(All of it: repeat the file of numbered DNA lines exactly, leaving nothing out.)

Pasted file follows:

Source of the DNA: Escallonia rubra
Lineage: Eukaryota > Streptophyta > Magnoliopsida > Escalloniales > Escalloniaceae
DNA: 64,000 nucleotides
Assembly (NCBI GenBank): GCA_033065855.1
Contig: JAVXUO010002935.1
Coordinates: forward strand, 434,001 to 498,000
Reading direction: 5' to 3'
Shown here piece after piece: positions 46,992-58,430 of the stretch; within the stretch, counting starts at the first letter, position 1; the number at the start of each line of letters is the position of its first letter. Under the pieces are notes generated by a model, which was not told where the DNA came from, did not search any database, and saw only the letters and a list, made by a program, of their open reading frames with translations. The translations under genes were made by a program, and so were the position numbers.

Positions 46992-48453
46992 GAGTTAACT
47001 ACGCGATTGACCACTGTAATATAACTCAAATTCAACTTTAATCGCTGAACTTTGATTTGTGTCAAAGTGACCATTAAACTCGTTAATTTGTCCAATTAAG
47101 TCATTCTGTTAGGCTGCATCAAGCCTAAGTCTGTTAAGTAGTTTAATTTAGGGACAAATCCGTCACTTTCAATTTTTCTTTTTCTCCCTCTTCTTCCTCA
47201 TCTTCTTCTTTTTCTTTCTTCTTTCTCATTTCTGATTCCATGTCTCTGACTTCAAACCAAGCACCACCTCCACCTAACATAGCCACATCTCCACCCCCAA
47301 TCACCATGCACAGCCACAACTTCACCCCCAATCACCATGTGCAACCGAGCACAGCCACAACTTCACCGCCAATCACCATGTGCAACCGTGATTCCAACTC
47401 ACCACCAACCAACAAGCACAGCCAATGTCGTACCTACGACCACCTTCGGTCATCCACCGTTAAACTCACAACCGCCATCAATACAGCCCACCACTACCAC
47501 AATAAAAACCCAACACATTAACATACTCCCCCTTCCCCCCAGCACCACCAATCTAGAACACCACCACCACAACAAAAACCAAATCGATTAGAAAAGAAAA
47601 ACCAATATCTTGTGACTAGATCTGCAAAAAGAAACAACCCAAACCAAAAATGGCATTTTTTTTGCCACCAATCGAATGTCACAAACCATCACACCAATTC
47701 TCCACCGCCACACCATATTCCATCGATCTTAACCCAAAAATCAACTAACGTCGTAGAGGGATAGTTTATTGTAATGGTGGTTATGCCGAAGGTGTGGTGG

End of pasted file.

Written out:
Source of the DNA: Escallonia rubra
Lineage: Eukaryota > Streptophyta > Magnoliopsida > Escalloniales > Escalloniaceae
DNA: 64,000 nucleotides
Assembly (NCBI GenBank): GCA_033065855.1
Contig: JAVXUO010002935.1
Coordinates: forward strand, 434,001 to 498,000
Reading direction: 5' to 3'
Shown here piece after piece: positions 46,992-58,430 of the stretch; within the stretch, counting starts at the first letter, position 1; the number at the start of each line of letters is the position of its first letter. Under the pieces are notes generated by a model, which was not told where the DNA came from, did not search any database, and saw only the letters and a list, made by a program, of their open reading frames with translations. The translations under genes were made by a program, and so were the position numbers.

Positions 46992-48453
46992 GAGTTAACT
47001 ACGCGATTGACCACTGTAATATAACTCAAATTCAACTTTAATCGCTGAACTTTGATTTGTGTCAAAGTGACCATTAAACTCGTTAATTTGTCCAATTAAG
47101 TCATTCTGTTAGGCTGCATCAAGCCTAAGTCTGTTAAGTAGTTTAATTTAGGGACAAATCCGTCACTTTCAATTTTTCTTTTTCTCCCTCTTCTTCCTCA
47201 TCTTCTTCTTTTTCTTTCTTCTTTCTCATTTCTGATTCCATGTCTCTGACTTCAAACCAAGCACCACCTCCACCTAACATAGCCACATCTCCACCCCCAA
47301 TCACCATGCACAGCCACAACTTCACCCCCAATCACCATGTGCAACCGAGCACAGCCACAACTTCACCGCCAATCACCATGTGCAACCGTGATTCCAACTC
47401 ACCACCAACCAACAAGCACAGCCAATGTCGTACCTACGACCACCTTCGGTCATCCACCGTTAAACTCACAACCGCCATCAATACAGCCCACCACTACCAC
47501 AATAAAAACCCAACACATTAACATACTCCCCCTTCCCCCCAGCACCACCAATCTAGAACACCACCACCACAACAAAAACCAAATCGATTAGAAAAGAAAA
47601 ACCAATATCTTGTGACTAGATCTGCAAAAAGAAACAACCCAAACCAAAAATGGCATTTTTTTTGCCACCAATCGAATGTCACAAACCATCACACCAATTC
47701 TCCACCGCCACACCATATTCCATCGATCTTAACCCAAAAATCAACTAACGTCGTAGAGGGATAGTTTATTGTAATGGTGGTTATGCCGAAGGTGTGGTGG